Chefs can be leaders in many ways, from the kitchens they direct to the causes they champion. This week, you’ll see two leading parades as well.
When the Krewe of Muses rolls Uptown on Thursday (Feb. 12), chef Sue Zemanick will be in riding high atop the krewe’s giant red high heel shoe float as this year’s honorary muse. Chef of Gautreau’s Restaurant (and the recently-closed Ivy) and a 2014 James Beard Award winner, she’s the first culinary professional selected for the role, which the Krewe of Muses created to honor accomplished women in the local community each year.
On Saturday (Feb. 14), another chef will lead a different parade, one that is much smaller but also specifically focused on paying tribute to New Orleans cuisine and also sharing the flavor of our city in a unique way.
The Krewe of Lafcadio takes to the French Quarter with chef Michael Regua of Antoine’s Restaurant as its king and Sterling Constant, a waiter now in his 47th year at Antoine’s, as the parade’s duke. They’ll ride mule-drawn mini floats and lead a pair of brass bands and 80 or so costumed marching parade members.
“In our view, Mardi Gras is about celebrating what’s great about this city and the food is a major part of that,” said John Kelly, the local computer scientist who formed the Krewe of Lafcadio in 2012 and serves as its captain. “You celebrate the food by celebrating the chefs.”
Some marchers don food-themed costumes, from the vegetables of the Creole “trinity” to Zapp’s potato chip wrappers, and others are organized in groups like the sous chef brigade or Hostess Cupcake Brigade.
As a marching parade, this one is light on beads but heavy on interaction with onlookers. Its signature throw is a wooden kitchen spoon, and along the route, you’ll hear people cheering and chanting for spoons like they were Zulu coconuts.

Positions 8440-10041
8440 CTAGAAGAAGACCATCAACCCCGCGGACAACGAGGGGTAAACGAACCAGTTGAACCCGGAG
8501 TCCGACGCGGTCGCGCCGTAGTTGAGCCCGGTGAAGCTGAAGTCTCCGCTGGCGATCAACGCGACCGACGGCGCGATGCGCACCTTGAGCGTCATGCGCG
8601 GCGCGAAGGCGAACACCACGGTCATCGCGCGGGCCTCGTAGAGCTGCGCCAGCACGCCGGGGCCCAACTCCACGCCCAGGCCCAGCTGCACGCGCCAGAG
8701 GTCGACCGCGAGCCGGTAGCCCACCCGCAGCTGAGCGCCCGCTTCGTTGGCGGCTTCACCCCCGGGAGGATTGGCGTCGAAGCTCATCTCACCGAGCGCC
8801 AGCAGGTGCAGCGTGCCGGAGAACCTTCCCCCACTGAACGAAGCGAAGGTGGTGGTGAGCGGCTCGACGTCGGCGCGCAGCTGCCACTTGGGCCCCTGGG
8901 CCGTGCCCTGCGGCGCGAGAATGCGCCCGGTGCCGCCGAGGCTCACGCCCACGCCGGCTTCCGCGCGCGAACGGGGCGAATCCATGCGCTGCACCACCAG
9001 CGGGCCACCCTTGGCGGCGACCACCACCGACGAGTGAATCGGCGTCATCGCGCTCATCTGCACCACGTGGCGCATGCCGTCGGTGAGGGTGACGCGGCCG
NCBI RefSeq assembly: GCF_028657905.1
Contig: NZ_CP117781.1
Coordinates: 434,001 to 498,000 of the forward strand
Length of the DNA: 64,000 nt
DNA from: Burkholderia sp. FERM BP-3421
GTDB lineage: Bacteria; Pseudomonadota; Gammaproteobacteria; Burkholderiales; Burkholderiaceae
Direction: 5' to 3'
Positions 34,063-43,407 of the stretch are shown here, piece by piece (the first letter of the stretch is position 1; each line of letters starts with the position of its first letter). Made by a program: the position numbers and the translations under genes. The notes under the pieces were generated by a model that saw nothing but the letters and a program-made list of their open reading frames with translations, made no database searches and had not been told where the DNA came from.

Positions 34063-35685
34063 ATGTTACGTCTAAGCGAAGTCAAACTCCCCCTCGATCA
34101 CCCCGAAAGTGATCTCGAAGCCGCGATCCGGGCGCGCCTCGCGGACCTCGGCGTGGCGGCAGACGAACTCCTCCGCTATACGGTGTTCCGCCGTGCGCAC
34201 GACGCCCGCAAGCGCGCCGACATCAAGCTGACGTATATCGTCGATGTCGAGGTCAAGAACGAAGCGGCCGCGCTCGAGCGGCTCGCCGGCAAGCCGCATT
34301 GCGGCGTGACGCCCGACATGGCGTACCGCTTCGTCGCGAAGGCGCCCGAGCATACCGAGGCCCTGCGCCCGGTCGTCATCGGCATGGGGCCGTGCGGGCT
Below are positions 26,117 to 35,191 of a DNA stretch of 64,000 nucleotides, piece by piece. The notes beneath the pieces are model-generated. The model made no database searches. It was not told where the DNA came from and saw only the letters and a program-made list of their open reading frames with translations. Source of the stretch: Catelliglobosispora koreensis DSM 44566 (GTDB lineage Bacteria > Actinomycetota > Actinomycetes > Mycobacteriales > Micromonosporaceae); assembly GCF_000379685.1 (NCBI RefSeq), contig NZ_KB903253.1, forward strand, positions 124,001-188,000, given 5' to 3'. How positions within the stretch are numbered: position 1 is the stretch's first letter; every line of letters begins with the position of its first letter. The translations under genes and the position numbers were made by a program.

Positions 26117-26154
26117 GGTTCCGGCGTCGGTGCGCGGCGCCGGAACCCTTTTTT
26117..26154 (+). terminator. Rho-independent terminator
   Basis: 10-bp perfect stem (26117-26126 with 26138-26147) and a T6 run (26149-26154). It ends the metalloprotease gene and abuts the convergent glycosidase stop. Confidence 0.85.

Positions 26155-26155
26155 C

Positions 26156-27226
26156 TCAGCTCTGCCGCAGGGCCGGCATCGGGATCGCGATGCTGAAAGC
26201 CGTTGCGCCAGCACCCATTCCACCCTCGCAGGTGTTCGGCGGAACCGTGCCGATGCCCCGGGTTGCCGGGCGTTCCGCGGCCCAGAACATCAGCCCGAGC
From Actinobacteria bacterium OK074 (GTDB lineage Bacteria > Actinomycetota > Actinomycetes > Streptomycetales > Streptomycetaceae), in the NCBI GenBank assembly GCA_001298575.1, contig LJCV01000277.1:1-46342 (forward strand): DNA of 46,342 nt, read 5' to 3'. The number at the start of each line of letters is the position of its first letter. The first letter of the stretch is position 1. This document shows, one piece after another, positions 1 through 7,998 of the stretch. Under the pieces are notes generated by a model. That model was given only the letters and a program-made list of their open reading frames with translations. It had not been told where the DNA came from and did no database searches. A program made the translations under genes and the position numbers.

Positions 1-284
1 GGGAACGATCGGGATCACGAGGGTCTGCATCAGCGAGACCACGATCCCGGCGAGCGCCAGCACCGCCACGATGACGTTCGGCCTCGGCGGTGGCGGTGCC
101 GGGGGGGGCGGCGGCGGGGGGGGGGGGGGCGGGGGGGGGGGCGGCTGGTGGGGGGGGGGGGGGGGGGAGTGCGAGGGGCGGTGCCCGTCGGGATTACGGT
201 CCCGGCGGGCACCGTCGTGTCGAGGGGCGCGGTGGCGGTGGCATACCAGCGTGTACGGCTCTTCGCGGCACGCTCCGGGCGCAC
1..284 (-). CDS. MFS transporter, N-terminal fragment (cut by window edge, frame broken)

The parade is named for Lafcadio Hearn, a writer who documented New Orleans culture in the 19th century and published a seminal Creole cookbook in 1885. Hearn was also a satirist, and so in this spirit other krewe members create costume themes sending up the more dysfunctional aspects of Louisiana culture outside the kitchen.
The krewe also supports a program from the Navy League, a civilian advocacy group, that sends chefs from New Orleans restaurants to prepare meals for the crews aboard the USS Louisiana and USS New Orleans, two warships based near Seattle and in San Diego, respectively.
“It’s about sharing that culture with people who go into harms way on our behalf,” said Kelly, who serves on the Navy League’s board.
The Krewe of Lafcadio begins at 2 p.m. on Feb. 14 at Decatur and Dumaine streets by the French Market, and follows a route across the French Quarter, heading up Royal Street and back down Bourbon Street to disband back at the starting point around 4 p.m.
Chefs John Besh and Susan Spicer reigned as the inaugural king and queen in 2012. Tenney Flynn of GW Fins was king in 2013, with Megan Forman of Gracious Bakery+ Café as duchess.
Last year’s king was Alon Shaya of Domenica (and now Pizza Domenica and the forthcoming restaurant Shaya).
Follow Ian McNulty on Twitter @IanMcNultyNOLA.